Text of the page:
Allen is also one of the New York theater world's most honored actresses and winner of every major prize for her work on and off-Broadway. She received the Best Actress Tony Award for her performance opposite John Malkovich in Lanford Wilson's "Burn This," and was nominated in the same category for the title role in "The Heidi Chronicles." Off-Broadway she starred in "The Marriage of Bette & Boo" (for which she won the Obie Award), and reprised her Steppenwolf Theatre/Joseph Jefferson Award-winning role in "And A Nightingale Sang," for which she received the Clarence Derwent, Drama Desk, Outer Critics Circle and Theatre World Awards. Off-Broadway she also starred in "Delores" and "The Heidi Chronicles." An original member of Chicago's famed Steppenwolf Theatre Company, Allen starred in their production of "Burn This," "Earthly Possessions," "Reckless," "A Lesson From Aloes" (Joseph Jefferson Award), "Balm in Gilead" and "Of Mice and Men."
Allen recently received an Emmy nomination for "Mists of Avalon" opposite Anjelica Huston and Julianna Margulies, for TNT.
Valentina de Angelis (Bo)
Valentina de Angelis makes her film debut in OFF THE MAP. For her role as Bo, Valentina won "The Young Star of Tomorrow" award at the Fort Lauderdale Film Festival and was nominated as " Best Young Actress" for the Independent Lodger Awards.
Valentina recently completed director Jessica Manafort's short film LIMINALITY in which she stars opposite Stella Mave and Stephen Baldwin. The coming of age film explores friendship, insecurities, and life in New York City. Valentina has also completed TERRAPIN directed by Regis Trigano.
Since the age of 5, Valentina has been one of the top child models, appearing on national and regional magazine covers. Valentina lives in New York City and is in the 9th grade.
Sam Elliot (Charley)
Sam Elliott most recently starred in THE HULK for Universal Pictures as the military general in charge of the scientific development base. His most recent films are WE WERE SOLDIERS, TOP SECRET, THE CONTENDER, THE HI-LO COUNTRY, THE BIG LEBOWSKI, TOMBSTONE and GETTYSBURG.
On television, he was nominated for an Emmy and a Golden Globe for his role in "Buffalo Girls." He was also seen in the highly successful two-hour movie "Fail Safe" (CBS); prior to that he co-produced and starred in "You Know My Name," a movie for TNT which won the first Golden Boot "Best of the West" Award.
Elliott gained cult status some years ago with his performance in the title role of LIFEGUARD. Since then he has gone on to star in such films as MASK, FATAL BEAUTY, PRANCER and RUSH.
He made his debut as executive producer on Louis L'Amour's "Conagher" for TNT, still one of its top-rated shows. He and L'Amour were good friends and he purchased the property just before L'Amour's death. Katherine Ross co-starred and they co-wrote the script. Sam has starred in such mini-movies as "Murder in Texas," "Gone to Texas," "The Sam Houston Story," as well as the NBC series, "The Yellow Rose" and later in Joseph Wambaugh's "Fugitive Nights
J.K. Simmons (George)
J.K. Simmons most recently appeared as Jonah Jameson, the publisher of the Daily Bugle and Peter Parker's gruff but kind-hearted boss in SPIDER-MAN and SPIDER-MAN II. He will be in theaters later this year in Disney's HIDALGO.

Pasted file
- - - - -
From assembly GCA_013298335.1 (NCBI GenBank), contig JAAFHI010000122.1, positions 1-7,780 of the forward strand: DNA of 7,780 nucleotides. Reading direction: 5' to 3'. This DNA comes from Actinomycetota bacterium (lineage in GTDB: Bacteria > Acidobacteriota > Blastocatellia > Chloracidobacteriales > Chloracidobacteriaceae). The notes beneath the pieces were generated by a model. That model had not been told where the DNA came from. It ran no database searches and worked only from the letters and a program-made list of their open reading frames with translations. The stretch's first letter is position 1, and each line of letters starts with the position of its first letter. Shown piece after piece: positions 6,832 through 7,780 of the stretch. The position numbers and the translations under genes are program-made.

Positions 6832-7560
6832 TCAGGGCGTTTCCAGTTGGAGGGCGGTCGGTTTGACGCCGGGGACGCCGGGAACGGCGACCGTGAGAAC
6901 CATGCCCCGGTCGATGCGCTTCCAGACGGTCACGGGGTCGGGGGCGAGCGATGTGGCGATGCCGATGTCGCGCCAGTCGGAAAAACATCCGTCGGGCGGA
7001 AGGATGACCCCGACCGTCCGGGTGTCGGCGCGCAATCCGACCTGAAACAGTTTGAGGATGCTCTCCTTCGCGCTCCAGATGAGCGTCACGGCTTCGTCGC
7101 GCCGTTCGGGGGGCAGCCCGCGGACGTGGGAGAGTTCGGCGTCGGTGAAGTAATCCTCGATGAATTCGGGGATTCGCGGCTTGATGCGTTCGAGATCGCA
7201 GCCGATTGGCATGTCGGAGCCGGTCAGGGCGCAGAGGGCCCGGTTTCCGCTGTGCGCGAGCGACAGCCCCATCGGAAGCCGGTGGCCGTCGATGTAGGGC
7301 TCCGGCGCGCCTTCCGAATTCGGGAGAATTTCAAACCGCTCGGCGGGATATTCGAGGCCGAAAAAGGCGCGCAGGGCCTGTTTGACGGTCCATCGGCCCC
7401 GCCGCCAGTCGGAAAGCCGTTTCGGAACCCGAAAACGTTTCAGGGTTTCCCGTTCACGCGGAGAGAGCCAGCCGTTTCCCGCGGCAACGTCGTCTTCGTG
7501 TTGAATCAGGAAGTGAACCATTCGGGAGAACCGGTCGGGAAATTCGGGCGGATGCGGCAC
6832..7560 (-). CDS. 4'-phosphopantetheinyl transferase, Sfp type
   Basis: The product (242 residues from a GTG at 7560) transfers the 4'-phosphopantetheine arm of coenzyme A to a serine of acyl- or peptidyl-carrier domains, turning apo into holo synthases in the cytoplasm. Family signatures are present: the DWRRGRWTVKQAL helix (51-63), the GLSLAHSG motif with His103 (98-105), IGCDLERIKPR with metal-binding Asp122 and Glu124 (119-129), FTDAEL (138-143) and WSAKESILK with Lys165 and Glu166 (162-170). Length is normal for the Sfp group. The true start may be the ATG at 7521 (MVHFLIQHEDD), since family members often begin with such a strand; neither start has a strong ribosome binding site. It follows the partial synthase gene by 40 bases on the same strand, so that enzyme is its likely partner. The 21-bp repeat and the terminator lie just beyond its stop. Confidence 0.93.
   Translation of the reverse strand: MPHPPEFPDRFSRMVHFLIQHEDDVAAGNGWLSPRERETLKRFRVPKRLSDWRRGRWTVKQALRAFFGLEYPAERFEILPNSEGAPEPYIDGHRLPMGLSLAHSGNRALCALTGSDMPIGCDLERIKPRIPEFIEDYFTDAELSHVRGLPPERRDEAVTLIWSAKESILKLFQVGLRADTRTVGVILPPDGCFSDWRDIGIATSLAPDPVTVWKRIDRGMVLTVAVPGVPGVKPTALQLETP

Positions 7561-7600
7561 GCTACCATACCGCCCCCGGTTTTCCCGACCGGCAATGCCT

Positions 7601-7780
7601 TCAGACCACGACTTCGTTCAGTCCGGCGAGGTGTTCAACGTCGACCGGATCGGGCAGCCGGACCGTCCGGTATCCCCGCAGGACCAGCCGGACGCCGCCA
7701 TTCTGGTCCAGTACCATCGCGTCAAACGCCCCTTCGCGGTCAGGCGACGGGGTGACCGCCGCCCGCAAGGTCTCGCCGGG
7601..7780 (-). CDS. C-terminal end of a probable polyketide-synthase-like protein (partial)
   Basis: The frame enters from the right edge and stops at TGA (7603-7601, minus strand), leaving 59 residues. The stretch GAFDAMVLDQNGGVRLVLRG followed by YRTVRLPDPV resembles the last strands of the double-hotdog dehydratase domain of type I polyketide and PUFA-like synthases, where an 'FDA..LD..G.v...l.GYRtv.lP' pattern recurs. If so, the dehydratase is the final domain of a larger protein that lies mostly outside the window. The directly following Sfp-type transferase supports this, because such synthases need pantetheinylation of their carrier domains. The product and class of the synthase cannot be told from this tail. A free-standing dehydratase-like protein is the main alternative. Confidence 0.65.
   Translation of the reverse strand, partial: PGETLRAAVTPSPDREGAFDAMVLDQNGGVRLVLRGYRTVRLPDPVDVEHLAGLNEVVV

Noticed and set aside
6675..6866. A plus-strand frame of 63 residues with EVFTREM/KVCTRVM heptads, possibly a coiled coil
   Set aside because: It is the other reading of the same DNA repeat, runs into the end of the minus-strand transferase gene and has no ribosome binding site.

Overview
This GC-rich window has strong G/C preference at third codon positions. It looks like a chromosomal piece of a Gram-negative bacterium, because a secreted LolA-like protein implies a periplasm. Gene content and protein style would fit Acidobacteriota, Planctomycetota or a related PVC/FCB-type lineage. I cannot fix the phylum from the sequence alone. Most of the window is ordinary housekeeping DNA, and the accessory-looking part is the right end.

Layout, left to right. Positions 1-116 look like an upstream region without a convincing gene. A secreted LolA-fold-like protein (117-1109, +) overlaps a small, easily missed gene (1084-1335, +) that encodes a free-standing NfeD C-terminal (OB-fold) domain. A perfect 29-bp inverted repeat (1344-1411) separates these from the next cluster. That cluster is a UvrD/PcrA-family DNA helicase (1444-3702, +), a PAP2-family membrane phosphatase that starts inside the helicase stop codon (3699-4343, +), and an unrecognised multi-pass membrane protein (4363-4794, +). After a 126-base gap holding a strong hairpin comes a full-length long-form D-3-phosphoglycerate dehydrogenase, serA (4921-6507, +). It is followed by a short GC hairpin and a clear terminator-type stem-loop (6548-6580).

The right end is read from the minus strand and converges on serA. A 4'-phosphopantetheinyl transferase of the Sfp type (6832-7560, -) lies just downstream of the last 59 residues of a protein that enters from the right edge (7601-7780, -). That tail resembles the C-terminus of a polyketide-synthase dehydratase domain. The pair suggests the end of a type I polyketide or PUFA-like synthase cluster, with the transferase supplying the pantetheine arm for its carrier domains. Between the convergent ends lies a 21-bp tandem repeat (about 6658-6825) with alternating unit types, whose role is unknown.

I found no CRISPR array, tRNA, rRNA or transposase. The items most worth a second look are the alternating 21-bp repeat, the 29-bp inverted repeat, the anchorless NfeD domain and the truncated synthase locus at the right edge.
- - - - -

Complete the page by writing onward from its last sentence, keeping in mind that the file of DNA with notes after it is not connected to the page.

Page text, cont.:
Simmons' motion picture credits also include THE MEXICAN, Sam Raimi's THE GIFT and FOR THE LOVE OF THE GAME, AUTUMN IN NEW YORK, THE JACKAL and EXTREME MEASURE.
A regular on HBO's acclaimed "Oz," Simmons can also be seen on the hit TV series "Law & Order" as Dr. Emil Skoda.
Jim True-Frost (William Gibbs)
Jim True-Frost currently co-stars as Prez in the HBO original series "The Wire." His motion picture credits include Paul Schrader's AFFLICTION, Cameron Crowe's SINGLES, the Coen Brothers' THE HUDSUCKER PROXY, NORMAL LIFE and FAR HARBOR.
As a member of Chicago's Steppenwolf Theatre Company, he has appeared in "I Just Stopped By to See the Man," "David Copperfield," "Side Man," "The Playboy of the Western World," "The Homecoming," "Killers" and "The Grapes of Wrath," amongst many others. True-Frost's television credits also include "Crime Story," "Early Edition" and "Law and Order: Criminal Intent.
Amy Brenneman (adult Bo)
Amy Brenneman's motion picture credits include YOUR FRIENDS AND NEIGHBORS, HEAT, NEVADA, DAYLIGHT, BYE BYE LOVE, CASPER, FEAR and THE SUBURBANS. She most recently appeared in the Sundance Film Festival entry THINGS YOU CAN TELL JUST BY LOOKING AT HER with Cameron Diaz and Glenn Close.
Brenneman has received five Emmy Award nominations, two TV Guide Awards and three Golden Globe nominations for Best Actress. She currently stars in CBS's "Judging Amy," the hour-long CBS drama based on the real-life experiences of her mother, a State of Connecticut Superior Court judge.
Brenneman first became known to television audiences for her portrayal of Janice Licalsi in the series "NYPD Blue," for which she received two Emmy Award nominations. Her additional television credits include the series "Middle Ages," on the CBS Television Network, and the telefilm "ATF."
Brenneman is a co-founder of the acclaimed Cornerstone Theater Company, for which she has appeared in "The Learned Ladies," "Sincerity Forever," "The Video Owner's Significant Other" and "St. Joan of the Stockyards." She is a graduate of Harvard University.